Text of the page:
Commerzbank note some nonsensical gold selling
(Kitco News) - In the latest research note written by Carsten Fritsch commodities analyst, Commerzbank highlights gold got caught up initially in the downward spiral of the tumbling commodities markets. Its price dipped for a time below the $1,800 per troy ounce mark, apparently because the appreciating US dollar weighed more heavily than the decline in nominal and real bond yields.
He added, Gold found itself at a disadvantage versus the US dollar and bonds as a safe haven amid rising risk aversion. The 100-day moving average at a good $1,790 held firm, however. Gold recovered again during the further course of trading and closed at a good $1,810. It is initially making further gains today to just shy of $1,820. No matter how one attempts to explain it, however, yesterday’s weakness of the gold price doesn’t really make sense.
Fritsch then said "Ten-year yields in the US have fallen below the 1.2% mark for the first time since February. Market-based inflation expectations likewise decreased due to the risk aversion, though to a lesser extent. Consequently, real yields dropped for a time to nearly -1.1%, which last happened at the beginning of the year. At least ETF investors did not continue selling yesterday, which can be regarded as a positive sign. We view the latest weakness of the gold price as a temporary anomaly and expect it to recover noticeably just as soon as the headwind from the appreciating USD abates."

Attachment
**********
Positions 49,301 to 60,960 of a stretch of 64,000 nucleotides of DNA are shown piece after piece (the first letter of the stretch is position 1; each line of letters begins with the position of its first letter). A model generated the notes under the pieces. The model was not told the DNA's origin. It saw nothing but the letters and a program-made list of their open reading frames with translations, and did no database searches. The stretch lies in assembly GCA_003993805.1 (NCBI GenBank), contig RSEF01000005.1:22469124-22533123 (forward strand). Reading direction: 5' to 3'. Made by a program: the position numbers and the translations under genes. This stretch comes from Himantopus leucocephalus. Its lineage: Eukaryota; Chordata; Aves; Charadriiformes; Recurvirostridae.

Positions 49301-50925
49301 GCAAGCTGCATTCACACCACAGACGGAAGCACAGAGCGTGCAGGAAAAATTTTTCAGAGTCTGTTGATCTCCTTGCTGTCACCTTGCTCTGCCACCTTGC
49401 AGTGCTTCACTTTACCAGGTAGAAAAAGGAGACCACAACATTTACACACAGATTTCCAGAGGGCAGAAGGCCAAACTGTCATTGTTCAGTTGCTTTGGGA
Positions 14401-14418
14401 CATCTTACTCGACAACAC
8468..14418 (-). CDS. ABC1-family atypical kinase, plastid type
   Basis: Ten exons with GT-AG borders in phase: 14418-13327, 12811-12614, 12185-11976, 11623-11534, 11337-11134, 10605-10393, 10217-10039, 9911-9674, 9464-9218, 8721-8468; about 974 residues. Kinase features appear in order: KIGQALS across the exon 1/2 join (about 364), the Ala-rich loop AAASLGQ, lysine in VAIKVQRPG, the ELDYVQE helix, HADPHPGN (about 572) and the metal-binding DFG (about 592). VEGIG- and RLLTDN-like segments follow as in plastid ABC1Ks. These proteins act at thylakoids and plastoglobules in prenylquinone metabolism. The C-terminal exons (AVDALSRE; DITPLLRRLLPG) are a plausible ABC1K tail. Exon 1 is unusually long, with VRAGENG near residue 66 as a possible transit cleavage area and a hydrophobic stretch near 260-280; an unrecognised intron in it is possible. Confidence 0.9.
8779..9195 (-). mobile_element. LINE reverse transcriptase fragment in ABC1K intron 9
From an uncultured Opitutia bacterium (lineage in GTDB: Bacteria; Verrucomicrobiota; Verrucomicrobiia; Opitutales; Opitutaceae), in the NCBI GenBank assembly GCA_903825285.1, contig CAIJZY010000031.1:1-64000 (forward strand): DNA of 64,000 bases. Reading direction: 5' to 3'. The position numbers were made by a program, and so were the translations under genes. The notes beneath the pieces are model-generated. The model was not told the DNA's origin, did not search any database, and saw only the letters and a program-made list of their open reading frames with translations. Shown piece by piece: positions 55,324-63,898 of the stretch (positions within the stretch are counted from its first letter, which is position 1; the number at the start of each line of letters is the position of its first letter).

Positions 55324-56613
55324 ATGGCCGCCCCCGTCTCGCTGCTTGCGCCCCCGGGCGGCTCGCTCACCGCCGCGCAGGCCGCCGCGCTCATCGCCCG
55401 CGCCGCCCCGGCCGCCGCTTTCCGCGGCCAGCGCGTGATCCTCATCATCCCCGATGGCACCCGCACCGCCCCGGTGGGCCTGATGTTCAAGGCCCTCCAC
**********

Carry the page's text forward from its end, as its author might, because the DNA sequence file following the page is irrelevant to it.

Adding to this there was some flow to take note of as The Swiss Federal Customs Administration published its gold export data for June this morning. They show that shipments to India totalled a muted 6.3 tons. Considerably more gold was shipped to China and Hong Kong, namely 19 tons and 12.7 tons respectively. By contrast, shipments to the US and the UK were unusually high, at 28.2 tons and 38.4 tons. June saw Comex gold inventories rise by just shy of 900,000 ounces or 27.8 tons, which may explain the shipments to the US. ETFs registered no net inflows last month, on the other hand, which makes the high shipments to the UK surprising.